TPWD District Fisheries Office

PO Box 835
Canyon, Texas 79015
(806) 655-4341
Charlie Munger, Biologist

About the Area

Local Information

  • Canadian River Municipal Water Authority
    www.crmwa.com
 

Lake Meredith

Quick Links: Fishing Regulations | Angling Opportunities | Cover & Structure | Tips & Tactics


This area is experiencing a drought which may affect fishing and boat ramp access. Before you go, check the current lake level or contact the controlling authority for current conditions.

Lake Characteristics

Location: 45 miles northeast of Amarillo on the Canadian River
Surface area: 16,411 acres
Maximum depth: 127 ft., mean depth 30 ft.
Impounded: 1965

Water Conditions

Current Lake Level
Conservation Pool Elevation: 2,941 ft. msl
Fluctuation: Moderate to severe, 4-10 ft. per year
Normal Clarity: Upper reservoir turbid red water (3-6 inch visibility), lower reservoir clear (4-8 ft. visibility)

Reservoir Controlling Authority

National Park Service
Lake Meredith National Recreation Area
PO Box 1460
Fritch, Texas 79036
(806) 857-3151

Aquatic Vegetation

Limited; primarily milfoil and cattails in arms off the main lake

Predominant Fish Species

Consumption Advisory in effect

Lake Records
Current Fishing Report
Stocking History
Latest Survey Report

Lake Maps

A general information map is available from the National Park Service. Sporting goods and tackle stores sell maps of lakes especially those lakes in the local area.

Fishing Regulations

This reservoir has special regulations on some fishes. See bag and size limits for this lake.

Angling Opportunities

Meredith Reservoir has a very diverse fish community and provides opportunities for every type of angler. Walleye are the primary sport fish in the reservoir. The walleye population in the reservoir is maintained through natural reproduction with high quality fishing available in the spring. Meredith Reservoir also has an excellent smallmouth bass population. Most of the reservoir is rocky habitat, which is preferred by smallmouth bass. A number of 4-pound and larger fish are caught from Meredith each year. White bass provide an excellent fishery, especially during summer and fall. Largemouth bass are limited by habitat, but crappie fishing is generally good with occasional years of excellent fishing. Yellow perch are caught on rare occasions; the Texas record of 1.04 pounds came from Lake Meredith in 1996. Channel and flathead catfish are present in good numbers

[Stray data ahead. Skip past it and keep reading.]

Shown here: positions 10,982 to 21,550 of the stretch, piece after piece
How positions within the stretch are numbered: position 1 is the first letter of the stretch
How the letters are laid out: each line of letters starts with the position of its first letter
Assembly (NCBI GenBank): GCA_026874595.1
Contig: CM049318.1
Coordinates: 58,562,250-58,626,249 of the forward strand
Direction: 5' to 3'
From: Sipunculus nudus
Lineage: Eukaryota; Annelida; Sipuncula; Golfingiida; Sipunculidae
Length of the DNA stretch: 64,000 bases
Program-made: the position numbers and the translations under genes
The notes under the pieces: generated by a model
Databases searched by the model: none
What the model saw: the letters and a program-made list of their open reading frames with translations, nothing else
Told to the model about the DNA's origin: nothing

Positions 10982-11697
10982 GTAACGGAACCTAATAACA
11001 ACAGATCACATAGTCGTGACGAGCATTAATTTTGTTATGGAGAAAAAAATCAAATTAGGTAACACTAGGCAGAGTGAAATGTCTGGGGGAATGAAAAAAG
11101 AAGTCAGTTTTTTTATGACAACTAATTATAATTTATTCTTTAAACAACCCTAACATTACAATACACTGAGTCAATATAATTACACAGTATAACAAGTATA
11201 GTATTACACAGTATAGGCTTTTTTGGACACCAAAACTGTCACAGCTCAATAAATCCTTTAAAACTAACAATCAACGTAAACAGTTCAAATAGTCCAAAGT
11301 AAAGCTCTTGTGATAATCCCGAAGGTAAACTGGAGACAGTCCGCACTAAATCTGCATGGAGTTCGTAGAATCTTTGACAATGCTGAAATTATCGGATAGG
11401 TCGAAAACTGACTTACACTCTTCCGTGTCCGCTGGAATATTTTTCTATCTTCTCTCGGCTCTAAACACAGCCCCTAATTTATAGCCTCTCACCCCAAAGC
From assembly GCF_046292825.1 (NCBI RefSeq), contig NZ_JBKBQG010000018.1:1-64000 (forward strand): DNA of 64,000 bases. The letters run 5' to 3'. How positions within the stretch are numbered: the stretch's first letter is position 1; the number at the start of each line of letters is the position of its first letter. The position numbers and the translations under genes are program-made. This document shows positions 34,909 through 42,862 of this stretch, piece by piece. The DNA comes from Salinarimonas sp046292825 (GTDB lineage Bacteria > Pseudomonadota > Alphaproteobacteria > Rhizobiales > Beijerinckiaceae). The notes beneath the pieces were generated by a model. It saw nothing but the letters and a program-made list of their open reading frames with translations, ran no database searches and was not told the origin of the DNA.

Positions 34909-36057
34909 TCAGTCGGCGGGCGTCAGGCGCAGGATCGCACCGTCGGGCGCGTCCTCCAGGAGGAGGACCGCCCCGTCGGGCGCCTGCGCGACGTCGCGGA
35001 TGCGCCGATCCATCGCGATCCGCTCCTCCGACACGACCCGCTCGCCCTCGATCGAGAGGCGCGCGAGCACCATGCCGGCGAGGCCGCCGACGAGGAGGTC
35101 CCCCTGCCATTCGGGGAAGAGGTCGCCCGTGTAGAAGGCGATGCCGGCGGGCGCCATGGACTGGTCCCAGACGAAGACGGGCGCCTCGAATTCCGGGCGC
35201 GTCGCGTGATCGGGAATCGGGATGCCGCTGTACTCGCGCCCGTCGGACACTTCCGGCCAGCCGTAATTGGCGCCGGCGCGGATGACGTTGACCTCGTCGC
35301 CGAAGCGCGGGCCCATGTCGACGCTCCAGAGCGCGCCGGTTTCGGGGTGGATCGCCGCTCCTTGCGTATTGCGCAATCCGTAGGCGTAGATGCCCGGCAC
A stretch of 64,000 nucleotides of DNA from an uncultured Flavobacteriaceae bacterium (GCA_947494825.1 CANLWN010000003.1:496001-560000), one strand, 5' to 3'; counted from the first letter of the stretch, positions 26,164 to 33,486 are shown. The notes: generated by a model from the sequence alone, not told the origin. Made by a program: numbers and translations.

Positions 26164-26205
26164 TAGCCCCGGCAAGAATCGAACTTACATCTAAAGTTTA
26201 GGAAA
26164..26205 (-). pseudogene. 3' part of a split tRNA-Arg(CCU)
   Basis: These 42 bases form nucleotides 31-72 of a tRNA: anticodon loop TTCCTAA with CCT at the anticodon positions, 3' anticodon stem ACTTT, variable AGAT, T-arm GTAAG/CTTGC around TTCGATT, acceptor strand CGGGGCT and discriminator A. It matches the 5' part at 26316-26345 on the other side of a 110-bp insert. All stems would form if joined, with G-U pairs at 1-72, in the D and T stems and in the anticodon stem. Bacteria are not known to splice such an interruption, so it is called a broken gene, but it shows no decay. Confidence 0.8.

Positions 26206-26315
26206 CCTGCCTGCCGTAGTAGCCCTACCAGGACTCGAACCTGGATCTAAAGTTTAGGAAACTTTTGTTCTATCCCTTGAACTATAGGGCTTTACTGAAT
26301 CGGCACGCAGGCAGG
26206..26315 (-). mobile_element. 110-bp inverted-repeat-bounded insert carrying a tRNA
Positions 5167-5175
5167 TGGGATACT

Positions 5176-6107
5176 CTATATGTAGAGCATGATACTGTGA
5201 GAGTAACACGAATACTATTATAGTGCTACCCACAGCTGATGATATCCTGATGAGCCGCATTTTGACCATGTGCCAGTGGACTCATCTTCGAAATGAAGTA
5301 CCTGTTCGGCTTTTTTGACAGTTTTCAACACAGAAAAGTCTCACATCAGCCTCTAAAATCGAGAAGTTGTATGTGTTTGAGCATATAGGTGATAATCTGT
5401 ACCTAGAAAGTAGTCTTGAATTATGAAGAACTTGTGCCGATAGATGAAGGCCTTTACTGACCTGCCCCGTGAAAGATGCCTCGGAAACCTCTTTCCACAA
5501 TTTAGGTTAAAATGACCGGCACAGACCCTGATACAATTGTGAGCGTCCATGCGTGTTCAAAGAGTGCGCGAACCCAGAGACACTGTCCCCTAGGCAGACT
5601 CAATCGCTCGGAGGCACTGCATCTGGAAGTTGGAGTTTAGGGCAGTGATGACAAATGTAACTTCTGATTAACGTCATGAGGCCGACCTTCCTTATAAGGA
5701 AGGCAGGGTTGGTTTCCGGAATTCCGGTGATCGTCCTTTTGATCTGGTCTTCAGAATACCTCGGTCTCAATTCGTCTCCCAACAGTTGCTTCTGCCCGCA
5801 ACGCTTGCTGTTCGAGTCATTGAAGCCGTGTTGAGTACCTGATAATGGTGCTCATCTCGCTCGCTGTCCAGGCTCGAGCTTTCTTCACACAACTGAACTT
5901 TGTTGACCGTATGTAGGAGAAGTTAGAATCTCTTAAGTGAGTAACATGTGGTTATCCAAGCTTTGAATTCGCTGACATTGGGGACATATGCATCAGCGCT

Species Poor Fair Good Excellent
Largemouth Bass   yes    
Channel & Flathead Catfish     yes  

Smallmouth bass

      yes
Crappie     yes  
White bass       yes
Sunfish     yes  
Walleye       yes
Fishing Cover/Structure

Meredith Reservoir is dominated by steep rocky banks with limited areas of isolated flooded timber and vegetation. The upper reservoir is very turbid with suspended red clay while the lower reservoir is clear. In most of the reservoir rock ledges, rock piles, and steep drop-offs provide cover for game fish.

Tips & Tactics

Meredith Reservoir has the best walleye fishing in the state of Texas and is comparable to many lakes in the native range of walleye. The peak period for walleye fishing is from April through June. Over 90% of the walleye harvested are caught during this period. The key to successful walleye fishing on Meredith is to use small tackle and fish slowly. You will be most successful with 6-pound test line or smaller. Walleye can be caught on crankbaits and spinners, but the most successful method is drift fishing minnows or nightcrawlers on a small jig head. Drift-fish your jig in about 15 feet of water along the shoreline focusing mainly on rock outcrops and drop-offs. Smallmouth bass are typically caught along rocky shorelines near large structure or drop-offs. They can be caught on a variety of baits including crank baits, spinners, minnows, crayfish, and worms. The best season for smallmouth bass is spring when waters reach 60 degrees.


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